IN THE UNITED STATES DISTRICT COURT FOR THE EASTERN DISTRICT OF CALIFORNIA
March 5, 2010
WALTER DANNY CEASAR, III PETITIONER,
KENNETH CLARK, RESPONDENT.
The opinion of the court was delivered by: Gregory G. Hollows United States Magistrate Judge
Petitioner, a state prisoner proceeding pro se, has filed a petition for a writ of habeas corpus pursuant to 28 U.S.C. § 2254, together with an application to proceed in forma pauperis.
Examination of the in forma pauperis application reveals that petitioner is unable to afford the costs of suit. Accordingly, the application to proceed in forma pauperis will be granted. See 28 U.S.C. § 1915(a).
Petitioner challenges herein his 2006 conviction and sentence for second degree robbery (3 counts); assault with a semi-automatic firearm (1 count); assault with a firearm (1 count); evading a peace officer (1 count); being a felon in possession of a firearm (1 count) for which he was sentenced to a consecutive term of 55 years and 8 months. Petition, p. 1.
The exhaustion of state court remedies is a prerequisite to the granting of a petition for writ of habeas corpus. 28 U.S.C. § 2254(b)(1). If exhaustion is to be waived, it must be waived explicitly by respondent's counsel. 28 U.S.C. § 2254(b)(3).*fn1 A waiver of exhaustion, thus, may not be implied or inferred. A petitioner satisfies the exhaustion requirement by providing the highest state court with a full and fair opportunity to consider all claims before presenting them to the federal court. Picard v. Connor, 404 U.S. 270, 276 (1971); Middleton v. Cupp, 768 F.2d 1083, 1086 (9th Cir.), cert. denied, 478 U.S. 1021 (1986).
Petitioner sets forth various grounds within his petition that appear to have been exhausted within his direct appeal; however, petitioner also lists various ineffective assistance of counsel claims, as well as a trial court error and prosecutorial misconduct claim, all claims which he makes plain have not been exhausted by stating that his state appellate court petition was filed on January 29, 2010, and is still pending. Id., at 4.*fn2
Petitioner must make clear whether he is seeking to proceed only upon those claims which he apparently exhausted on his direct appeal, or whether he is seeking a stay in order to exhaust the claims he has pending in the state courts at this time. Although he lists the claims he still has pending, he also only appears to be arguing in support of those claims that have been exhausted on his direct appeal; thus, petitioner's filing can be construed as a petition containing exhausted claims only. If petitioner seeks a stay of an exhausted-claims-only petition, he may wish to make a request for a stay pursuant to King v.Ryan, 564 F.3d 1133 (9th Cir. 2009) (citing Kelly v. Small, 315 F.3d 1063 (9th Cir. 2003)). Petitioner is cautioned, however, that if he uses the Kelly procedure, he "will be able to amend his unexhausted claims back into his federal petition once he has exhausted them only if those claims are determined to be timely." King, supra, 564 F.3d at 1140-41.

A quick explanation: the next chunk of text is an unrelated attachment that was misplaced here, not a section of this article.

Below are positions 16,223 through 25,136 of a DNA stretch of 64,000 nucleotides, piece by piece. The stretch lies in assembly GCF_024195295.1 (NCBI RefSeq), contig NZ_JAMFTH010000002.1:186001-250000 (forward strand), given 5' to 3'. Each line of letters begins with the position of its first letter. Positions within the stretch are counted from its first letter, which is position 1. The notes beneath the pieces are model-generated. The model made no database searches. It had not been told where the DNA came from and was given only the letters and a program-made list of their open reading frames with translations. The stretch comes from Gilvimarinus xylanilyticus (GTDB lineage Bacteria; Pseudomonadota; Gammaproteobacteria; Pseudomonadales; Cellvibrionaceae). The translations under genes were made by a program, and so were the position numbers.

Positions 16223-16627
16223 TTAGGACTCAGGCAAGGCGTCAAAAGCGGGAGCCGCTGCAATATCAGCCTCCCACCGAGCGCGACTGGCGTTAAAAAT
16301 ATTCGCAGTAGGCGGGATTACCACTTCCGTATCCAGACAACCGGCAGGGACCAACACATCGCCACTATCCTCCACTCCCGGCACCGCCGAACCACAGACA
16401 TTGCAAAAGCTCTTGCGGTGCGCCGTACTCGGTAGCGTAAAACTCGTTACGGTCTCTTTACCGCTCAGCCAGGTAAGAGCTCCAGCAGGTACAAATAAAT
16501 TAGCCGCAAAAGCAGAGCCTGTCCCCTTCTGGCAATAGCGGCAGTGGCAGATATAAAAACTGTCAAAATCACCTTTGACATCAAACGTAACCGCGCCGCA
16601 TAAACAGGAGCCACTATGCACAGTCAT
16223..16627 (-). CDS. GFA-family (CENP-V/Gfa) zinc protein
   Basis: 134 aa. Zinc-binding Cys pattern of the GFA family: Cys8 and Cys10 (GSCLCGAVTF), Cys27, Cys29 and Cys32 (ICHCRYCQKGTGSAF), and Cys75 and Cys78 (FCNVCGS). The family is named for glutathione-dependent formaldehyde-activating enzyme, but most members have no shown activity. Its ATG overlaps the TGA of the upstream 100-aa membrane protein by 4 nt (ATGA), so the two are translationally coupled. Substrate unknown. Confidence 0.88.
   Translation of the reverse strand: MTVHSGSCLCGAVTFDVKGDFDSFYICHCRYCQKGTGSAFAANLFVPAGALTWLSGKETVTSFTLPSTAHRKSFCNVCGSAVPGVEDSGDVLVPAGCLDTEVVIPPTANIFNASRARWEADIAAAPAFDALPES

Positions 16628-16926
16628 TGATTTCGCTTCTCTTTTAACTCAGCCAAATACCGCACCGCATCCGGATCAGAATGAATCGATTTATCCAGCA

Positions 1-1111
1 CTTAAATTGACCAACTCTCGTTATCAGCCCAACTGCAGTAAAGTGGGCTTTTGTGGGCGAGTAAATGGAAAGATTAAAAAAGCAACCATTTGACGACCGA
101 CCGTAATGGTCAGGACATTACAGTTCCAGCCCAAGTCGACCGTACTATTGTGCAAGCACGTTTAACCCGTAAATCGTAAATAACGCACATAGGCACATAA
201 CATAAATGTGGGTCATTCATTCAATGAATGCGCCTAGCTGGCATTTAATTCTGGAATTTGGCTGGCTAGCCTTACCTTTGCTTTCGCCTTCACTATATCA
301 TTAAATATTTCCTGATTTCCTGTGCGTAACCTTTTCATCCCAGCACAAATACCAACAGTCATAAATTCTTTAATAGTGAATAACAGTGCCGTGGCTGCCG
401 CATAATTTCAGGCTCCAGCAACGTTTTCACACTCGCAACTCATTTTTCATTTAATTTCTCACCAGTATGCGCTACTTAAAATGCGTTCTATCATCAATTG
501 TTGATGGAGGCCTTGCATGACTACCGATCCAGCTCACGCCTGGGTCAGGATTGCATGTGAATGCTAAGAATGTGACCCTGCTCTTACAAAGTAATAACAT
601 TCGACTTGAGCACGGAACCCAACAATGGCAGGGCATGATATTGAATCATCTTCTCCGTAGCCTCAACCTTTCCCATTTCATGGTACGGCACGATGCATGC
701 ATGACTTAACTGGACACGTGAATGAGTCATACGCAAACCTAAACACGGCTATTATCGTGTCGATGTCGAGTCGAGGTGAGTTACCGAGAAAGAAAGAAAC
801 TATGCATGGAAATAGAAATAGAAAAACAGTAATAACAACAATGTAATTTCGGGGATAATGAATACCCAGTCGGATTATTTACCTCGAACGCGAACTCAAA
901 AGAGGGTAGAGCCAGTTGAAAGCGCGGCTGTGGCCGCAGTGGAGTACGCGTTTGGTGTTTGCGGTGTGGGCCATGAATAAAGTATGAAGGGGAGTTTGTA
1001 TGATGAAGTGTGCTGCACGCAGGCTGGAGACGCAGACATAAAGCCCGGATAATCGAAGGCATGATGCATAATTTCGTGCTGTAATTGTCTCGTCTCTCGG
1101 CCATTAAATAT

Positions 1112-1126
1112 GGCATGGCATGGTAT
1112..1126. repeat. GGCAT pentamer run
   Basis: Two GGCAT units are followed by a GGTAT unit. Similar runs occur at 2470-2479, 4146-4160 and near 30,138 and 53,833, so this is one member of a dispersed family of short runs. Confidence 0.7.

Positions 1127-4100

If petitioner wishes the petition to be construed as a mixed petition of both exhausted and unexhausted claims, he may seek a stay pursuant to Rhines v. Weber, 544 U.S. 269, 125 S.Ct. 1528 (2005). In Rhines, the United States Supreme Court found that a stay and abeyance of a mixed federal petition should be available only in the limited circumstance that good cause is shown for a failure to have first exhausted the claims in state court, that the claim or claims at issue potentially have merit and that there has been no indication that petitioner has been intentionally dilatory in pursuing the litigation. Rhines, supra, at 277-78, 125 S.Ct at 1535.
Petitioner must file briefing within twenty-eight days addressing how he wishes to proceed. If he wishes to proceed on an exhausted-claims-only petition, then once his claims now pending in state court have been exhausted, he could only proceed on those new claims in a successive petition for which petitioner would have to first obtain permission from the Ninth Circuit before proceeding. If he wishes to proceed on a mixed petition, he must file a motion for a stay addressing the Rhines factors, identifying both the exhausted and unexhausted claims. In the alternative, petitioner may proceed with a stay request as outlined in King v.Ryan, 564 F.3d 1133 (9th Cir. 2009) citing Kelly v. Small, 315 F.3d 1063 (9th Cir. 2003).
Accordingly, IT IS HEREBY ORDERED that:
1. Petitioner's application to proceed in forma pauperis is granted;
2. Petitioner shall file briefing within twenty-eight days, as described above, addressing how he wishes to proceed in this matter.